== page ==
Andreas Matzinger: Suddenly huge amounts of water get into small rivers, the river sediment is churned up and living species are disturbed or washed away. If this happens too often, no ecological balance can be established there. And one more thing to remember: as a layman, you think rainwater is clean. What arrives in the waterways, however, is an often heavily contaminated broth, not just from dog waste or cigarettes from the roadside gutter. A largely underestimated factor is chemicals from roofing membranes and facade paints, such as toxins to counter algae growth. Berlin emits as many pesticides per square meter as an intensively farmed agricultural area.

So shoudl rainwater also be routed to sewage treatment plants?

Artificial water body for rainwater storage, Malzfabrik in Berlin-Tempelhof

Andreas Matzinger: In the centre of Berlin, roughly within the S-Bahn ring, rainwater and waste water are collected in the same conduit. This means that the rainwater is also purified in the sewage treatment plant, so that fewer pollutants and microplastics get into the waterways. However, this so-called mixed water system also has disadvantages: heavy rainfall leads to the notorious overflows – and unpurified domestic sewage also spills out of sewer shafts into bodies of water. This can cause fish death at high temperatures in summer. And climate change is not just increasing average temperatures. Even extreme rainfall may become more frequent. In June 2017, it poured down for days in Berlin. In low-lying areas roads were flooded; the water was also running into some underground stations. This is another reason why it’s so important to retain as much rainwater as possible and make it usable. Green roofs, for example, can absorb up to 70 percent of the annual rainwater there.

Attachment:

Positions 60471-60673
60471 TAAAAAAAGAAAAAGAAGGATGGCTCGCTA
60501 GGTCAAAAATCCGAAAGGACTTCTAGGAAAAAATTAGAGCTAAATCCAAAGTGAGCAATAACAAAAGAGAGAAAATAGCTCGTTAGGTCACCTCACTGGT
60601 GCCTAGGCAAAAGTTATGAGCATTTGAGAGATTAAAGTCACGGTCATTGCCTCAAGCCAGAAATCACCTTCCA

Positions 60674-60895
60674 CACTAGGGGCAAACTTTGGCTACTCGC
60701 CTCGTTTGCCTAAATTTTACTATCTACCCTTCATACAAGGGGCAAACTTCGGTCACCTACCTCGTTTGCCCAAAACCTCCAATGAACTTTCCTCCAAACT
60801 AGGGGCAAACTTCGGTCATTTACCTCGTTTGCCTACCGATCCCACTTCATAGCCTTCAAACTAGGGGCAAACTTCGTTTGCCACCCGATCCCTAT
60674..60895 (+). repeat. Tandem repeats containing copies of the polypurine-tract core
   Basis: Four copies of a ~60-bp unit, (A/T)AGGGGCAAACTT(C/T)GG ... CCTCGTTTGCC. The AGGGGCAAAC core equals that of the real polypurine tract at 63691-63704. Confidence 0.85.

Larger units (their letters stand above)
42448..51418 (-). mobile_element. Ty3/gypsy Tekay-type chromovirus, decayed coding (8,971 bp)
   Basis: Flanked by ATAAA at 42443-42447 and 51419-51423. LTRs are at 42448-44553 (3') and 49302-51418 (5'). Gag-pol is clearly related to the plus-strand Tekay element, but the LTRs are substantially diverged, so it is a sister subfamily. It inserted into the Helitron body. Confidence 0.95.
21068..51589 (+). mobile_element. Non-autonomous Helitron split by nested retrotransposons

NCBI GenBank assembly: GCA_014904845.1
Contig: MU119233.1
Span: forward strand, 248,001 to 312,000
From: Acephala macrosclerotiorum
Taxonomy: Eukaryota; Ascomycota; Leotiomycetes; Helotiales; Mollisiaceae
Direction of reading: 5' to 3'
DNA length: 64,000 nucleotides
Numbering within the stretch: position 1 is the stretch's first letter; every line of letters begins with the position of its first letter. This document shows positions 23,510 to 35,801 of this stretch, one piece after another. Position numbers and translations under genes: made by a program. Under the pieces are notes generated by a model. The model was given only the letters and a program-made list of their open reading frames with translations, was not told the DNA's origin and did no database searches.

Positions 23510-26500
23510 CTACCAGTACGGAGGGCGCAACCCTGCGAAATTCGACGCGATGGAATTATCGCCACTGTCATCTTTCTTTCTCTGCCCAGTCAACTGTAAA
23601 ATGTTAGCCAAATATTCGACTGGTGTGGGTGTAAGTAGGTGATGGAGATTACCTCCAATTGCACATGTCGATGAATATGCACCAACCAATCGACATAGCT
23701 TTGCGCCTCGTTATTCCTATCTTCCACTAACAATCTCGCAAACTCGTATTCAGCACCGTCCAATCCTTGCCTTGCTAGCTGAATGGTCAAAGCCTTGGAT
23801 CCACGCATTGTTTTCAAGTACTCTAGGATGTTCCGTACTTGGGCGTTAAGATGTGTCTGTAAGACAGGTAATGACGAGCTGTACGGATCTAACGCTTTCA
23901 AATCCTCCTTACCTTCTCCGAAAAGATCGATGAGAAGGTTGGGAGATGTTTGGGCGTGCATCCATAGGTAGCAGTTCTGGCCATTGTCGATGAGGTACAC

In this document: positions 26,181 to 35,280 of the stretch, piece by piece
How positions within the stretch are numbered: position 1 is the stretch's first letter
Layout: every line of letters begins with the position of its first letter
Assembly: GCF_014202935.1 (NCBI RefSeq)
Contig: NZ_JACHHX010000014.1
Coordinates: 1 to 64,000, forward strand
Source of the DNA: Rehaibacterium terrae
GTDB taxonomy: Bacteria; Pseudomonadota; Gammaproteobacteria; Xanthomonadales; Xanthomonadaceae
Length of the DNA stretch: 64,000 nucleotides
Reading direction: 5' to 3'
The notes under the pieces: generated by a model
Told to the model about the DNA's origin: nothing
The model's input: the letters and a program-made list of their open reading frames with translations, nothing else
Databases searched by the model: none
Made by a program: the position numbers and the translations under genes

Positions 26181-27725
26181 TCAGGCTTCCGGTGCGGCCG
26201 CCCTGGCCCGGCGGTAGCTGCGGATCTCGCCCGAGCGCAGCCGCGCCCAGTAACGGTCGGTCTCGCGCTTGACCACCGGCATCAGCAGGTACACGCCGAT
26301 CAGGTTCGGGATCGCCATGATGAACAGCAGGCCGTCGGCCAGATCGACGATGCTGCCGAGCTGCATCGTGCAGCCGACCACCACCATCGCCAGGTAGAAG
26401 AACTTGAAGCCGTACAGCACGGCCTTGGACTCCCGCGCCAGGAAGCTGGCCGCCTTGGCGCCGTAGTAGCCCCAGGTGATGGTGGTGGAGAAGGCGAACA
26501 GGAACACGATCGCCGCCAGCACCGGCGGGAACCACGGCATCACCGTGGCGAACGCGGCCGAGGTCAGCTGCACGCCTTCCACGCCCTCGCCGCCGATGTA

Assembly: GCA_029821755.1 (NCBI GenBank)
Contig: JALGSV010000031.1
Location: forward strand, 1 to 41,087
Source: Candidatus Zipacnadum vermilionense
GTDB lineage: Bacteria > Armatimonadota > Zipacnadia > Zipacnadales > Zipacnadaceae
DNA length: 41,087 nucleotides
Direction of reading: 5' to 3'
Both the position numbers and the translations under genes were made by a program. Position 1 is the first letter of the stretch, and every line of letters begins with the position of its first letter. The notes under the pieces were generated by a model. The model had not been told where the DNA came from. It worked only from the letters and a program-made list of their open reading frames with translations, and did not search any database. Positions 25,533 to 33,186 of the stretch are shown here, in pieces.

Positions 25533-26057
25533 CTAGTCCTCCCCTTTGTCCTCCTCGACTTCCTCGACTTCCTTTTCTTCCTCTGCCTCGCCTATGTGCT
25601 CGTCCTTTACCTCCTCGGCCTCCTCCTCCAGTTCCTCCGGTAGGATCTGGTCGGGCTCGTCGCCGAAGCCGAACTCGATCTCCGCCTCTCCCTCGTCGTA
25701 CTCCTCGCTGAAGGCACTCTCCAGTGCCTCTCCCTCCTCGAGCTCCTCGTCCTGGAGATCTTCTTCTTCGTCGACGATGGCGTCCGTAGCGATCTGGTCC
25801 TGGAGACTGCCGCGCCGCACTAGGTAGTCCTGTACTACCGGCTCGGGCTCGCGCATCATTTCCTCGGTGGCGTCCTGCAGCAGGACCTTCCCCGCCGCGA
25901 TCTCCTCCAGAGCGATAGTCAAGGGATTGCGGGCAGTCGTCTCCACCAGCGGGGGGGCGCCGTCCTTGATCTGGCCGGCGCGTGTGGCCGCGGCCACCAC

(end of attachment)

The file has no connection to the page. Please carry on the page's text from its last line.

Why are only three percent of Berlin#s roofs greened?

Andreas Matzinger: Three percent is already a good success! No other city in Germany has achieved as much. Even Hamburg, which is often referred to as a prime example, has achieved significantly less. But you’re right: there is still room for improvement in Berlin. Up to 40 percent of roofs in the capital could be considered for greening. And green roofs not only cool the rooms below. On low school buildings they also help to stop the schoolyards heating up so much in the summer by evaporation.